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1 PETER 5:1-11
Series:  Living For Heaven In A Hell Bound World - Part Eight

Pastor Stephen Muncherian
October 28, 2012

Please join me at 1 Peter 5 - starting at verse 1:  So I exhort the elders among you, as a fellow elder and a witness of the sufferings of Christ, as well as a partaker in the glory that is going to be revealed:  shepherd the flock of God that is among you, exercising oversight, not under compulsion, but willingly, as God would have you; not for shameful gain, but eagerly; not domineering over those in your charge, but being examples to the flock.  And when the chief Shepherd appears, you will receive the unfading crown of glory.


Verse 5:  Likewise, you who are younger, be subject to the elders.  Clothe yourselves, all of you, with humility toward one another, for God opposes the proud but gives grace to the humble.  Humble yourselves, therefore, under the mighty hand of God so that at the proper time He may exalt you, casting all your anxieties on Him, because He cares for you.


Verse 8:  Be sober-minded; be watchful.  Your adversary the devil prowls around like a roaring lion, seeking someone to devour.  Resist him, firm in your faith, knowing that the same kinds of suffering are being experienced by your brotherhood throughout the world.  And after you have suffered a little while, the God of all grace, who has called you to His eternal glory in Christ, will Himself restore, confirm, strengthen, and establish you.  To Him be the dominion forever and ever.  Amen.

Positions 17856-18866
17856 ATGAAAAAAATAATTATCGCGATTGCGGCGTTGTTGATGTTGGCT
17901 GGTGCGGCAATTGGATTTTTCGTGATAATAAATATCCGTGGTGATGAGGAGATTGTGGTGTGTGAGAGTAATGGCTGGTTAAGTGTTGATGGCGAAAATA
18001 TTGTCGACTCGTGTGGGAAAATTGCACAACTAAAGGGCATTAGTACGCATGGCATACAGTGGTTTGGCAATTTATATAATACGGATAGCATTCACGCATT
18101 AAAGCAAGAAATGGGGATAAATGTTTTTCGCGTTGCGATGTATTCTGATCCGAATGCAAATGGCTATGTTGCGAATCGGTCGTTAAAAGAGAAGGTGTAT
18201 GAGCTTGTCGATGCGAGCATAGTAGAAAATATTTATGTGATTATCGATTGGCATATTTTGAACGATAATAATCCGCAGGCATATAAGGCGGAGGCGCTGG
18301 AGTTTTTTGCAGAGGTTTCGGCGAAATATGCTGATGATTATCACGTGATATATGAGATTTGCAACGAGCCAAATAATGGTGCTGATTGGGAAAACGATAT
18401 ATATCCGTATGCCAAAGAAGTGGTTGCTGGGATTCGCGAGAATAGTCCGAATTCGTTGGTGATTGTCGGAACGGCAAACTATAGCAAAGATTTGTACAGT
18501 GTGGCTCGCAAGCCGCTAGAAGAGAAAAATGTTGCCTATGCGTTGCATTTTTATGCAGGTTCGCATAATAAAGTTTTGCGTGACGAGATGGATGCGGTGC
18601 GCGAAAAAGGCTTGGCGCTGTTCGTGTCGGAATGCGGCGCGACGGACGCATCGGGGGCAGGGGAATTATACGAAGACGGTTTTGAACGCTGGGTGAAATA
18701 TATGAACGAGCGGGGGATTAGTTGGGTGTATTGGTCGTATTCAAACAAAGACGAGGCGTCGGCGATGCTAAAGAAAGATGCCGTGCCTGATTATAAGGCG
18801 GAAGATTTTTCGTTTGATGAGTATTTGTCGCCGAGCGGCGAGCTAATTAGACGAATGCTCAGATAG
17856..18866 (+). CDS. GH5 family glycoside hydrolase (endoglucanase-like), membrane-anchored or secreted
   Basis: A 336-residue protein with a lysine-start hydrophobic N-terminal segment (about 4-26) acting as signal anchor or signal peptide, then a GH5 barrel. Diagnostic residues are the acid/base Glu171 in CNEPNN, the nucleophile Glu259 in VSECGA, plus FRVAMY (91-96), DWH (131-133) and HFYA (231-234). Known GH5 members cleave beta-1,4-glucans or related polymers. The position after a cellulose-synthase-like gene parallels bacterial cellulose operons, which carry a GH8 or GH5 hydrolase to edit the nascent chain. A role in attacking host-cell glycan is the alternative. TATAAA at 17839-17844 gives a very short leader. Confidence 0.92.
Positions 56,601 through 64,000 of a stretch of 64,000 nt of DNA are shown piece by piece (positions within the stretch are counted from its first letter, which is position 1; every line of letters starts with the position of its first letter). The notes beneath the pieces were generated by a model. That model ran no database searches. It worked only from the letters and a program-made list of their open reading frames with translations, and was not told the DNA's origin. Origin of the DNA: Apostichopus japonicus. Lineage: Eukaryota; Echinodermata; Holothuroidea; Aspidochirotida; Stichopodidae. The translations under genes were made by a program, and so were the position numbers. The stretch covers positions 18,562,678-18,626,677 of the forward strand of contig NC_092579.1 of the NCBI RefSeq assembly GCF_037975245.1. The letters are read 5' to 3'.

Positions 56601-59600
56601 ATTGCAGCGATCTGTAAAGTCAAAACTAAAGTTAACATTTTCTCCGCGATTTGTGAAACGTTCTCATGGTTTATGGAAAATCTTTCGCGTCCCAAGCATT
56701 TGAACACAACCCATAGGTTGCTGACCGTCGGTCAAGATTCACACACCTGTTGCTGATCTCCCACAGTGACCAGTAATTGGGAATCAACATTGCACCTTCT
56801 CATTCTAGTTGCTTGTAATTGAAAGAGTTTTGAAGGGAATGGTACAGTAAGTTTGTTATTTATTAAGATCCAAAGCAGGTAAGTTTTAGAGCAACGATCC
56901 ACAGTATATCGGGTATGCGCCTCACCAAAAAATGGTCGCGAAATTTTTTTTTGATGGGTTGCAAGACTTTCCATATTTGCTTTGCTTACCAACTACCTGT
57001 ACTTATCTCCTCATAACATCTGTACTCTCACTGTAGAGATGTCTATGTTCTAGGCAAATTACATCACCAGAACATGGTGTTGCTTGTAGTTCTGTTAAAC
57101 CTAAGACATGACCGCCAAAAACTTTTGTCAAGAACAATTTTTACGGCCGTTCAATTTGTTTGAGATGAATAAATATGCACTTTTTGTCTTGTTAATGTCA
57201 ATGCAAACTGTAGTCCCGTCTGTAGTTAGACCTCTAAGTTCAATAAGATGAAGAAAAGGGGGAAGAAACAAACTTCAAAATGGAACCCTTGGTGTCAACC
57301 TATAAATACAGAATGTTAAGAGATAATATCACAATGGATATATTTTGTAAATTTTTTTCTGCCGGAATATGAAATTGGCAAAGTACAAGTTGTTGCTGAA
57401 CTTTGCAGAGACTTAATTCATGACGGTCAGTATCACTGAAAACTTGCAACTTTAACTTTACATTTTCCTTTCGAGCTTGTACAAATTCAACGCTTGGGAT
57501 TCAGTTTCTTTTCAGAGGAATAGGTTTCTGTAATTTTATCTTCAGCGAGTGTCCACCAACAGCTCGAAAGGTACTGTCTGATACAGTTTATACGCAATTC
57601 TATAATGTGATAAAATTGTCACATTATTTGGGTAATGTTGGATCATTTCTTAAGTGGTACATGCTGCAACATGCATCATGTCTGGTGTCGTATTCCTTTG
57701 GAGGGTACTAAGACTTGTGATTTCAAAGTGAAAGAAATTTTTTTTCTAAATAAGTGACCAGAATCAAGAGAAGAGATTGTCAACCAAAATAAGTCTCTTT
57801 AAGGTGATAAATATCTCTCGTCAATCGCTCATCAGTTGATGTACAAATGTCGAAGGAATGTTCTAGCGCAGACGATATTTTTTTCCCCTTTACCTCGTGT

Let’s go back and unpack what Peter is writing here.


This morning is our last look at 1 Peter and living for Heaven in a Hell bound world.  To put some of what we’ve looked at over the past couple months - to put that into some perspective - Peter’s letter breaks down into 4 basic sections.


The first section focuses on our new life in Christ.  In a Hell bound world - God’s grace changes everything - the very purpose and trajectory of our lives.


Peter’s second section focuses on our behavior.  As those who are saved by God’s grace we need to live differently in this world.  Because of God’s grace we can live differently  - righteously - living God’s way even in a world bound for Hell.